Two decades after day traders went wild over technology stocks, they’re storming the market again, helping to push the S&P 500 to record highs—despite the US economy having 10 million fewer jobs than before the pandemic. Several factors contribute to the outbreak in retail fervor:

  • 📱 Trading has never been easier, with slick smartphone brokerage apps just a download away.
  • 0️⃣ A price war between companies like Charles Schwab and Robinhood drove trading fees to zero, as brokerages leaned into other, more controversial ways of making money.
  • 🏦 Interest rates have plunged as central banks like the US Federal Reserve do whatever it takes to keep their economies going. This hunt for yields drives massive money flows to stocks.
  • 💸 Some investors likely saw the downturn as a chance to get stocks on the cheap, and some may have more money in their pockets thanks to government benefits.

And then there’s the steroids. Read more in our field guide on the next bubble.

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You asked about wearing masks outside

Many of us think that being outdoors, especially with a light breeze, is a safer environment to be with other people, with a 6-foot spacing but without masks.  Is this safe?

When we think about Covid-19 transmission, what we’re really thinking about is tiny droplets that can contain the virus and potentially be inhaled. Research dating back to the 1800s first suggested that what scientists call “larger” droplets (five microns in diameter or more) can travel a maximum of two meters, or about six feet. Pandemics and other more recent infectious diseases back this theory up. The tricky question has to do with “small” droplets (smaller than five microns), which are also known as aerosols. These droplets can evaporate and travel even farther than six feet—maybe up to 27 feet!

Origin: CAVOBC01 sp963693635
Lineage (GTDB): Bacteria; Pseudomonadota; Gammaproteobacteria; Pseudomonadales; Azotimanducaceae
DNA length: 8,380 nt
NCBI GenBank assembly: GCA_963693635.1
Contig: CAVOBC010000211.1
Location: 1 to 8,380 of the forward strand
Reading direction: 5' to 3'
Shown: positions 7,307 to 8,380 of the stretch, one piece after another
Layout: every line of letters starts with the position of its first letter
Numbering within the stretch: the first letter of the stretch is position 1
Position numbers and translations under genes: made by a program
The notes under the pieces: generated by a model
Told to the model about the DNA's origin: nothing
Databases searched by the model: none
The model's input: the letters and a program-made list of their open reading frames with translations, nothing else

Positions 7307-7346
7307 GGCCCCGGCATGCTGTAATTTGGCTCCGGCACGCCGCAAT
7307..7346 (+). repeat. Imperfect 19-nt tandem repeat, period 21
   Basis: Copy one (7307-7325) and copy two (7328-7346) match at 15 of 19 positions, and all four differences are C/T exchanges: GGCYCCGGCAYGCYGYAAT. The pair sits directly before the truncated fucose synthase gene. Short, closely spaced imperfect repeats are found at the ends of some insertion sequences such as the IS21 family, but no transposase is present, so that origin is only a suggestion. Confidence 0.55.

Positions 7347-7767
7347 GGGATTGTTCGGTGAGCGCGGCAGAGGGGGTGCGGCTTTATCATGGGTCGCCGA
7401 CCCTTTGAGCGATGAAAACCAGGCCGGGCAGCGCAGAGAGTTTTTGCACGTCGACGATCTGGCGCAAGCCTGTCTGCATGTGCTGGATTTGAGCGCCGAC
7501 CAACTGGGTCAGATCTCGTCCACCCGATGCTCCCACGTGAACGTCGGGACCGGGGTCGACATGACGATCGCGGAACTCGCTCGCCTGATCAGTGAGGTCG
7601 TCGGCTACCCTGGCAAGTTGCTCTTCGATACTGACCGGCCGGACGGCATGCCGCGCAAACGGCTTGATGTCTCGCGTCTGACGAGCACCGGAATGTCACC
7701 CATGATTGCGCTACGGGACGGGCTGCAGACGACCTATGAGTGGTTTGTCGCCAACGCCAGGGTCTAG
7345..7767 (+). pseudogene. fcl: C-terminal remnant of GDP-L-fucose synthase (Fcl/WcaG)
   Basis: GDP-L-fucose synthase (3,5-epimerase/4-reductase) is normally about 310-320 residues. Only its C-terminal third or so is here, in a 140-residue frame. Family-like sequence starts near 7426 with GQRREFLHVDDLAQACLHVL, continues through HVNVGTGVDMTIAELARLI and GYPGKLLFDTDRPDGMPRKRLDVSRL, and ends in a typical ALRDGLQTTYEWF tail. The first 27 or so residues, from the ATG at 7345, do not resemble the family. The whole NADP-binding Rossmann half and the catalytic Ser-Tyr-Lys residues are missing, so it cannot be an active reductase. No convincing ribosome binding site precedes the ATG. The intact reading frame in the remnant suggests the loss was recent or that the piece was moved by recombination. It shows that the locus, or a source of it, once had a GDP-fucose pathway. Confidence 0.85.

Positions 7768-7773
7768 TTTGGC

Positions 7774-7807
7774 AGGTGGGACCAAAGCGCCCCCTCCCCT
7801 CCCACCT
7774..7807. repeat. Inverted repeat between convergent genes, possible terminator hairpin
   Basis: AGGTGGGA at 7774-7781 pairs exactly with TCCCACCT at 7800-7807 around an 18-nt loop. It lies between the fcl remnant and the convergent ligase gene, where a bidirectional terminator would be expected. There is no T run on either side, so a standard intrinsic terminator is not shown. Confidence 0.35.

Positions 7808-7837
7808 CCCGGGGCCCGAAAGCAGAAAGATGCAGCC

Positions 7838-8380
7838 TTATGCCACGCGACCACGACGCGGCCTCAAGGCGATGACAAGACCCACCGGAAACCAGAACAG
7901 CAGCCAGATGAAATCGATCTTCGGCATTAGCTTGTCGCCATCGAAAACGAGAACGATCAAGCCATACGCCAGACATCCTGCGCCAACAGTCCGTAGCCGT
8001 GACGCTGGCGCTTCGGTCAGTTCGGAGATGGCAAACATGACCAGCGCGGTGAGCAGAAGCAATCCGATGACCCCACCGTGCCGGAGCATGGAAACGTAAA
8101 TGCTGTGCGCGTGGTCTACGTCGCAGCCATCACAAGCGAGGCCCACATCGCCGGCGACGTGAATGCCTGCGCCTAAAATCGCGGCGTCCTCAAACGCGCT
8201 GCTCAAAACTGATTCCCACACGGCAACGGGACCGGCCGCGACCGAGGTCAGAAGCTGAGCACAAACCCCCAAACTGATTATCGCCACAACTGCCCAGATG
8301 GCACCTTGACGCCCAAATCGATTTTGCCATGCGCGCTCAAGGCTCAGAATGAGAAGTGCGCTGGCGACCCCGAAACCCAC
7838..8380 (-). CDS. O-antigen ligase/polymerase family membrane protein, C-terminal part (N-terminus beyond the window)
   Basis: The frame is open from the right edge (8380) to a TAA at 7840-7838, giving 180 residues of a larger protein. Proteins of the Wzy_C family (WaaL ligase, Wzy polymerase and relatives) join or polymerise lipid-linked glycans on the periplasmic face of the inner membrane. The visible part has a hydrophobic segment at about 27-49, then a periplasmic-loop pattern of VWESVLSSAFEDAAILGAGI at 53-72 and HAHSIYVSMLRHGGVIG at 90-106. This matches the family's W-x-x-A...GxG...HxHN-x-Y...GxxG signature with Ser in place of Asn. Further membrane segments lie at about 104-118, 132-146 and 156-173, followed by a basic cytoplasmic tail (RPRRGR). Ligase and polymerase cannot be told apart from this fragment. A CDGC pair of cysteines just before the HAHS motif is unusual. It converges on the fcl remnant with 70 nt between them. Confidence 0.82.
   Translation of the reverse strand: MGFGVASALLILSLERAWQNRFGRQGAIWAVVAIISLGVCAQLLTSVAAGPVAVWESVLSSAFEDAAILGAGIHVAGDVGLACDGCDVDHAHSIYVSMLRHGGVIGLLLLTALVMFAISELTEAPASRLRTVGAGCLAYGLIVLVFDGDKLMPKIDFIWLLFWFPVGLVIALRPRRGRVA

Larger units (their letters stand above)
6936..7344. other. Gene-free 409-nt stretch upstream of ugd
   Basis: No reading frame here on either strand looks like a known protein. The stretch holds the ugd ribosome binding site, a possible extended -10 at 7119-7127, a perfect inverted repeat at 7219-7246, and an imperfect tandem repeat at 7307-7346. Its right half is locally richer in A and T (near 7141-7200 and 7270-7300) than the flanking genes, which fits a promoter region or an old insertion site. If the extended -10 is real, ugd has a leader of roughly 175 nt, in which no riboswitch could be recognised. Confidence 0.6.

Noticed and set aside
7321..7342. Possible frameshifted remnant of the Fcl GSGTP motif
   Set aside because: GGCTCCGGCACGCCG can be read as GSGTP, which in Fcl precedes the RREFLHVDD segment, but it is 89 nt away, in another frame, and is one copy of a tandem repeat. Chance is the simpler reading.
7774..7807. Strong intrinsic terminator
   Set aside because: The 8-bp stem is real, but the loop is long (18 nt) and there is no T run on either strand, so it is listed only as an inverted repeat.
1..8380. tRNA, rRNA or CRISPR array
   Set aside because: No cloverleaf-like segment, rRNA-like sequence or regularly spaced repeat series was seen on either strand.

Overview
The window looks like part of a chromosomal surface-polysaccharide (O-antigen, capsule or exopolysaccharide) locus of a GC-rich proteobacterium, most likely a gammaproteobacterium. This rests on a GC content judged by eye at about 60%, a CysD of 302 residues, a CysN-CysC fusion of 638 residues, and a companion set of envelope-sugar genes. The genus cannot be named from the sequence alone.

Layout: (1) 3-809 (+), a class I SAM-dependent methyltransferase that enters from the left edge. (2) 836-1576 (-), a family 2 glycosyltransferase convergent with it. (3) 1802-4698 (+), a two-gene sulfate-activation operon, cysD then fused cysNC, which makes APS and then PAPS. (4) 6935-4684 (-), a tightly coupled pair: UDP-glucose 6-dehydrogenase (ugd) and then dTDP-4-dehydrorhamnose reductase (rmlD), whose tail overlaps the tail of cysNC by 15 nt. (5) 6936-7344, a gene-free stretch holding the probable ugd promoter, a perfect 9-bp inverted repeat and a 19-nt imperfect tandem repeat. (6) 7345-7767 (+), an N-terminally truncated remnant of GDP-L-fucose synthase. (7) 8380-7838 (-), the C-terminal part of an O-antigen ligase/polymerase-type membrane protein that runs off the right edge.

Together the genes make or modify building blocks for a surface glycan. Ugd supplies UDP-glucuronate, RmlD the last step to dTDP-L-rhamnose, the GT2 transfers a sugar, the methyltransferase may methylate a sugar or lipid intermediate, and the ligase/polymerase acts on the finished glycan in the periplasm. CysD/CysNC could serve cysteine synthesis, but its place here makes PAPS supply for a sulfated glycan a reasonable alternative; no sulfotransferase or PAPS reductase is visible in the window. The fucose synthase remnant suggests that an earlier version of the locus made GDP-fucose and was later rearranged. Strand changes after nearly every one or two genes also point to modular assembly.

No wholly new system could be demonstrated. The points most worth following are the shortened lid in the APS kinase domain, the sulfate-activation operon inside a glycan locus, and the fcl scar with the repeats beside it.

Outside, particles in the air are quickly dispersed and diluted, as a recent article in the scientific journal the BMJ points out. This means that theoretically, yes, being outside with a light breeze is less risky than being indoors, but the risk still isn’t zero.. We’re emitting large and small droplets as we talk and breathe all the time, and breathing heavily from physical activity may propel these droplets further.

A preprint of a paper from researchers based in Japan suggests that being outside is 18.7 times less risky than being indoors, but as with so many other topics we’ve covered here, no one knows exactly what that risk is right now.

Surprising discoveries

Airlines are offering in-flight meals as takeaway. With flights grounded, carriers are trying for new sources of revenue.

There’s a new hurdle for a Covid vaccine. Researchers say that they’re running out of monkeys.

Special viewfinders let colorblind travelers enjoy fall foliage. EnChroma lenses, such as those used on viewfinders at some US scenic spots, decrease red-green color-blindness.

Luxury brands are using employees as models. The concept has finally trickled up from mass-marketers to Acne and Burberry.

We’ll have to come up with a better name for “nuclear waste.” A battery-maker says radioactive nuclear byproducts can be used to power its nano diamond batteries for years.

Our best wishes for a productive day. Please send any news, comments, colorful leaves, and model employees to Get the most out of Quartz by downloading our app on iOS and becoming a member. Today’s Daily Brief was brought to you by Jane Li, Tripti Lahiri, Mary Hui, and Max Lockie.